William Basinski, The River
William Basinski originally created The River in 1983 using Muzak tape loops and shortwave radio static. These sounds were, according to the Raster-Noton web site, "slowed down and mixed live to cassette from two 50s Norelco reel-to-reel decks with a random accompaniment of shifting shortwave radio static."
When I first heard about this release, I was immediately attracted to the concept. I've been interested in shortwave radio for some time (thanks largely to The Conet Project), and creating musical compositions in real time out of sampled shortwave signals seemed like a great idea, one that I've used in my own work. I didn't know whether the music would be any good--it was, after all, 20 years old, and in the world of electronic music, 20 years is about a millennium. However, I was eager to see how this artist made use of shortwave signals, no matter how "ancient" it might sound. Boy, was I an idiot. The River is anything but antiquated. This is a wonderfully rich, rewarding, deep, chaotic composition that should be the standard for all ambient music for the next 20 years.
It's a simple work, really, just like all great music. It consists of Muzak orchestral loops repeated at different speeds over and over and over, with the static added in varying degrees of intensity and across a variety of frequencies. The only variation is really between the two disks--not in the sounds themselves (the same loop is used on both disks) but how those sounds are shaped and ordered.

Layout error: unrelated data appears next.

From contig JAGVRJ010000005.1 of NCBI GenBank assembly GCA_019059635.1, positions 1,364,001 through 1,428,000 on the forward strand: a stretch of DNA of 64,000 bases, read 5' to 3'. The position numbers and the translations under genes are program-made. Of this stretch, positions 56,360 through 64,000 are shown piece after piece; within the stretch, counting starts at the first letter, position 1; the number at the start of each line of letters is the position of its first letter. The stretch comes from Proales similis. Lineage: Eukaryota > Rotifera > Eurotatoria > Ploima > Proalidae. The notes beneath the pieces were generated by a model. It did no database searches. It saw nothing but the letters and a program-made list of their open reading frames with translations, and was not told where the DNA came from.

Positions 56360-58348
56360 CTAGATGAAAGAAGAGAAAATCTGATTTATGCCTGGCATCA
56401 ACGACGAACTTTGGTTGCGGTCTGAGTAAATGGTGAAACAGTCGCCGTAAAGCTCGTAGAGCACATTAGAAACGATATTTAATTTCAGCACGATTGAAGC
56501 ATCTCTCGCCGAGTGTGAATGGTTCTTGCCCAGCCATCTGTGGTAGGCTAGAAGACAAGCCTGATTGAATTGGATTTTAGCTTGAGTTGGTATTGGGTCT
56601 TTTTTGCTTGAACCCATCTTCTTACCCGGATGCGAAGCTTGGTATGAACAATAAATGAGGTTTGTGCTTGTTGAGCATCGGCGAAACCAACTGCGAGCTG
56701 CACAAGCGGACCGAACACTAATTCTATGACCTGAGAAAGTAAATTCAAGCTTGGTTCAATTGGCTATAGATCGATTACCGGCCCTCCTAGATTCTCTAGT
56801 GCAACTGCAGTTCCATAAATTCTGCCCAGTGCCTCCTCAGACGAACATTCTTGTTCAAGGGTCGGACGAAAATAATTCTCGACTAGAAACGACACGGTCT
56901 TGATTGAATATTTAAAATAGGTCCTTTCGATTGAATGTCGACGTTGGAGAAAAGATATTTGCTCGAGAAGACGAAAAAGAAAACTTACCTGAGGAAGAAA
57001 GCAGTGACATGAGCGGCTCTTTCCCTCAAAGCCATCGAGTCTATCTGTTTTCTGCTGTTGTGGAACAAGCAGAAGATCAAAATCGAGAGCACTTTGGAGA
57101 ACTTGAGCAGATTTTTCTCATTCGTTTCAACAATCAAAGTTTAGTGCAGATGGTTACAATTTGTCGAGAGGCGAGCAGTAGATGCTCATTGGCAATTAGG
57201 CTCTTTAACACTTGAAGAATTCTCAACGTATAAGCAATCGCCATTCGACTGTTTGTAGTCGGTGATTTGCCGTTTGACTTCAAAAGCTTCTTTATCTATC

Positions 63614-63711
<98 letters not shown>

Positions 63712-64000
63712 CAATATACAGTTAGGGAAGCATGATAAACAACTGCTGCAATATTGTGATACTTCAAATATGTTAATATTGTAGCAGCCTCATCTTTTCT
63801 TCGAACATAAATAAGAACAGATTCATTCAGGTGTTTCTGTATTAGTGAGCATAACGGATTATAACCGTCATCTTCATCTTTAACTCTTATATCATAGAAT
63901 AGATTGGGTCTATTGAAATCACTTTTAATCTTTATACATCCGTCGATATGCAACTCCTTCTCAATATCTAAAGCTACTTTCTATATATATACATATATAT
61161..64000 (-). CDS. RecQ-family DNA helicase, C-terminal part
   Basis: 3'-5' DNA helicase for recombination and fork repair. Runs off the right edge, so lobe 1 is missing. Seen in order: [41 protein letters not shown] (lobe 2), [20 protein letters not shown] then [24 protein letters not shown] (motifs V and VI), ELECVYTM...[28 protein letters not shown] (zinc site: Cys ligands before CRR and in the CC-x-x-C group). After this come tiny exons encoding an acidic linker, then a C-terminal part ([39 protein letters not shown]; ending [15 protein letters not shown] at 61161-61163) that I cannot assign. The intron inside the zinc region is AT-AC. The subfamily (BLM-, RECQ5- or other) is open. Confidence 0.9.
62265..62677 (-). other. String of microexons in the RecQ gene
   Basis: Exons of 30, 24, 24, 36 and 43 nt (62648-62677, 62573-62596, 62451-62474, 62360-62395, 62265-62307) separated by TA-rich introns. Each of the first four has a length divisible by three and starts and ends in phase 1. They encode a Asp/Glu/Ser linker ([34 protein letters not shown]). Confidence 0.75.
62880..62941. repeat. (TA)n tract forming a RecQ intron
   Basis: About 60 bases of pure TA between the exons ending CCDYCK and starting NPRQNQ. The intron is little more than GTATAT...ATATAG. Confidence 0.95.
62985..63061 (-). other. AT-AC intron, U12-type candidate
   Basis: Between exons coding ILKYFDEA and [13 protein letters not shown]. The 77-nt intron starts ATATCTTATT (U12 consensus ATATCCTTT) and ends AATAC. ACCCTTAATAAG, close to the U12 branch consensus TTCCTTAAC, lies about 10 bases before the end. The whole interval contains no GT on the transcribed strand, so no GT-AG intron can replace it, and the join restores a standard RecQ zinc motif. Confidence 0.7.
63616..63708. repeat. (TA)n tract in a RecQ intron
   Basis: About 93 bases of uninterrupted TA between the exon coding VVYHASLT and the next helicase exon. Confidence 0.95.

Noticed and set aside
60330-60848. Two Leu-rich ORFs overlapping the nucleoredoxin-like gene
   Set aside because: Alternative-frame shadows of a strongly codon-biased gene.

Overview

On the first disk, the loop--a slow-moving, simple synth and string melody--dominates, and the shortwave static plays a secondary role. The effect of putting the loop in the foreground is to emphasize the long, slow procession of the melody as it floats around in our heads. The work is called The River, after all, and here the river seems a literal thing, the melody acting as the currents bobbing and weaving past us in their eternal march forward. The static, in the background, is like the ambient noise surrounding the river, centering the current at a specific time and place.
Things change for the second disk, where the static is pushed more prominently into the foreground, at times even obscuring or occluding the loop's march forward. Moreover, the loop itself seems to move a bit faster, as if we're suddenly standing at a different part of the river--near where the river collides with the ocean, perhaps. There is a greater sense of a collision between the two elements at play here, yet the end result is not chaos or destruction but creation, as if the ambient noise is transforming that slow, simple loop into something not quite so slow, not quite so simple.
This is Basinski's masterwork, and yet it is only being released now, 20 years after it was created. Why? Well, perhaps because Raster-Noton's founder, Carsten Nicolai, didn't have a label in 1983; perhaps the world needed to hear the microsounds of Bernhard Gunter, Richard Chartier, and others before Basinski's elliptical music finally made sense. Whatever the reason, it's here now and it's something that all fans of electronic music should cherish.
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